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DSL/vectoring/G.fast

Eurobites: New Year, More M&A

Portugal looks set for a flurry of M&A activity early in 2007, with the incumbent carrier one step closer to falling into new hands, and a gaggle of companies looking to pick up the leftovers.

After nearly a year of regulatory wrangles over its bid to buy Portugal Telecom SGPS SA (NYSE: PT) and its cable subsidiary PT Multimedia, Portuguese carrier Sonaecom has filed its takeover prospectus with the CMVM, Portugal's stock market regulator. (See Eurobites: M&A, IPO & KPN.)

The move follows the decision by Portugal's Competition Authority not to oppose the acquisition. That government body gave its preliminary thumbs-up to the deal more than three months ago. (See Sonae Closes In on Portugal Telecom.)

Sonaecom is sticking with its original offer of €9.50 per share in cash for Portugal Telecom (PT), which values the incumbent carrier at more than €11 billion (US$14.6 billion), and €9.03 per share in cash for PT Multimedia (PTM), which values the cable operator at about €2.3 billion ($3.1 billion).

But Sonaecom will have a tough time convincing the shareholders of its takeover targets to accept those offers, as PT's share price currently stands at €9.82 and PTM's at €9.71. In addition, PT's shareholders would need to vote for a change to the carrier's shareholding rules, which currently disallow any single shareholder owning more than 10 percent of the carrier's stock.

Should the takeover go through, though, a number of firms are waiting to see what might come of the fixed-line access assets Sonaecom would be forced to divest -- namely, either PT Multimedia or PT's copper access network. According to the Competition Authority, a number of private equity firms, including BC Partners and Silver Lake Partners , and operators including Liberty Global Inc. (Nasdaq: LBTY) and Vodafone Group plc (NYSE: VOD) have registered their interest in being potential buyers of the assets.

Vodafone, with its wholly owned Vodafone Portugal subsidiary, is already one of Portugal's three mobile operators, commanding a market share of about 33 percent, making it the country's second biggest operator with about 4.4 million subscribers.

The market leader is PT's mobile business, TMN, while Sonaecom's Optimus Telecomunicações is the third player. TMN and Optimus would combine to create a clear market leader if the acquisition goes through. It would, though, be required to open up its network to a mobile virtual network operator (MVNO) as part of any successful acquisition.

Brits love broadband
BT Group plc (NYSE: BT; London: BTA) says it's about to connect the U.K.'s 10 millionth DSL line years ahead of expectations. Not all of those lines are direct BT customers, though, as that 10 million total includes wholesale connections and lines unbundled by competitors. (See BT Boasts DSL Milestone.)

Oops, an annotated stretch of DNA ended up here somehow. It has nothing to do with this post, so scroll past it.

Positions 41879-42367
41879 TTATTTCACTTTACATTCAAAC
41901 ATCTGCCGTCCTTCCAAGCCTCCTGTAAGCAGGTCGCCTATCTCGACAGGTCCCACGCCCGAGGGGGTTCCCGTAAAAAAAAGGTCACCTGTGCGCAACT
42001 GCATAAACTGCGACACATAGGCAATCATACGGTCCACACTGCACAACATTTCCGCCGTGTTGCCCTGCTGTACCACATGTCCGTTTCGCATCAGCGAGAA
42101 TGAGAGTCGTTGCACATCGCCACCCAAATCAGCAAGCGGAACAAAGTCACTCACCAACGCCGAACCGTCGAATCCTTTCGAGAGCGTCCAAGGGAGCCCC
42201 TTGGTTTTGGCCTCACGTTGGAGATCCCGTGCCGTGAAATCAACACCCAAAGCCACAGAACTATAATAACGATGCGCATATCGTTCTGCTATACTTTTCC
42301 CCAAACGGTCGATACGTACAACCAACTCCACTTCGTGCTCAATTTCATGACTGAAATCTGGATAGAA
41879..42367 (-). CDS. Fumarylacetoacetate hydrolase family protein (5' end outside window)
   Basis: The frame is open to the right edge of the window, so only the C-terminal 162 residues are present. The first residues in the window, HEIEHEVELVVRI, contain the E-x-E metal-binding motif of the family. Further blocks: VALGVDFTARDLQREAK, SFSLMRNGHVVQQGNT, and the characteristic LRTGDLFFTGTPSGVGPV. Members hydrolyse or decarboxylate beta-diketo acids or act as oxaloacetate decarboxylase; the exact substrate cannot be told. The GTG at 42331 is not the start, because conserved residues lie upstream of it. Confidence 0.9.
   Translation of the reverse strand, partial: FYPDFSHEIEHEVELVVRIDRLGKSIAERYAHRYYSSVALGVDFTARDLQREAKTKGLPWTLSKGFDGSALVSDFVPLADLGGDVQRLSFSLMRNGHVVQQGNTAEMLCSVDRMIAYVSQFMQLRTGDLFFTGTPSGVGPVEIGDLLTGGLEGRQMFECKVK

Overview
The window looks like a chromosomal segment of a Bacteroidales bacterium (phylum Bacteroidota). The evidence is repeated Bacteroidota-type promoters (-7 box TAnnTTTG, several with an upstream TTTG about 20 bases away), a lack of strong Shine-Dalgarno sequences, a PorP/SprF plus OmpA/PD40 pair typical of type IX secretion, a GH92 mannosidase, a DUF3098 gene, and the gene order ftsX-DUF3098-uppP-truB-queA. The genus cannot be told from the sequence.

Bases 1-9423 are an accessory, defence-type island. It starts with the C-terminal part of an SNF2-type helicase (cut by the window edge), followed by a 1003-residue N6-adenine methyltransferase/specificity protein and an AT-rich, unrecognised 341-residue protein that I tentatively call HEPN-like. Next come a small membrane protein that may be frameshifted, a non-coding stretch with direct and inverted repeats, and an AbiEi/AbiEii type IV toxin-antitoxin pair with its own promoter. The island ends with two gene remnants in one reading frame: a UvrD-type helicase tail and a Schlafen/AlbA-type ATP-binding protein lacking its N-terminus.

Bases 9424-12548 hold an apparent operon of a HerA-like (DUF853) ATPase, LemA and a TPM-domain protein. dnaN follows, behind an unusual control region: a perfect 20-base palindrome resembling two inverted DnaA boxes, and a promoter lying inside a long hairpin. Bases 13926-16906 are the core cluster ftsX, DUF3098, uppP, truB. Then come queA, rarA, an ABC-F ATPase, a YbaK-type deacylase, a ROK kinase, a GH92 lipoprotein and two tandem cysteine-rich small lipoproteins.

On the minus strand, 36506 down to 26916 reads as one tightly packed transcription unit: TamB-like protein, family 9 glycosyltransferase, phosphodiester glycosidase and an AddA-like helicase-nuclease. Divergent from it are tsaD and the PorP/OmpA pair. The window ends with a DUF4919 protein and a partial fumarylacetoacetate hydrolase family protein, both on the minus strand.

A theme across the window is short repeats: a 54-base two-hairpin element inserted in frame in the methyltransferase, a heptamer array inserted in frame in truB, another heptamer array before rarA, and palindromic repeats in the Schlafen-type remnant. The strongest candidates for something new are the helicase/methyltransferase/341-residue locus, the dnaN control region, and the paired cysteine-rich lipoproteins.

BT, however, is about to add to its own broadband tally, as 96.3 percent of PlusNet plc shareholders have agreed to sell their stock to the British incumbent, according to a statement made by BT to the London Stock Exchange today. (See BT Leads New Euro M&A Charge.)

That news comes as the U.K.'s already highly competitive broadband sector is about to become even tougher. Starting next Monday, Vodafone is offering its mobile subscribers an 8-Mbit/s DSL line and free calls to any U.K. fixed telephone line for £25 ($49.34) per month. (See Vodafone Unveils DSL Offer and Vodafone Unveils Convergence Plans.)

With Telefónica Europe plc (O2) already a DSL player, Orange a long-time British broadband operator, and Virgin Mobile now part of cable giant ntl group ltd. (Nasdaq: NTLI), T-Mobile (UK) and Three UK are the only major U.K. mobile operators without fixed broadband services to bundle with their wireless offerings, though 3 is pushing its mobile broadband credentials hard. (See Telefónica Buys Be, FT Turns Orange, and 3 Plots Mobile Broadband.)

Airwave up for grabs
Telefónica SA (NYSE: TEF) has decided to sell all or part of Airwave O2 Ltd. , the TETRA (Terrestrial Trunked Radio) network operator that provides secure mobile voice and data services to 200,000 emergency services users in the U.K., and has appointed JPMorgan Cazenove to undertake a strategic review.

So far, only Macquarie Communications Infrastructure Group, the telecom arm of Macquarie Bank , has been linked with a potential bid.

Euro snippets
  • Dutch incumbent KPN Telecom NV (NYSE: KPN) has restructured its Dutch operations to create divisions that focus on consumer and enterprise customers, replacing the former fixed and mobile divisions. The move will make it easier to sell combined fixed/mobile service packages. (See KPN Revamps Dutch Units.)

  • Alcatel-Lucent (NYSE: ALU) has completed the acquisition of Nortel Networks Ltd. 's UMTS access business, which involves the transfer of 1,700 staff. It's unclear just how much Nortel has pocketed, though, as both sides noted that the transaction involved a cash payment of $320 million, "less significant deductions" that are not being quantified. (See ALU Completes UMTS Buy and Alcatel Snags Nortel 3G Unit.)

    — Ray Le Maistre, International News Editor, Light Reading

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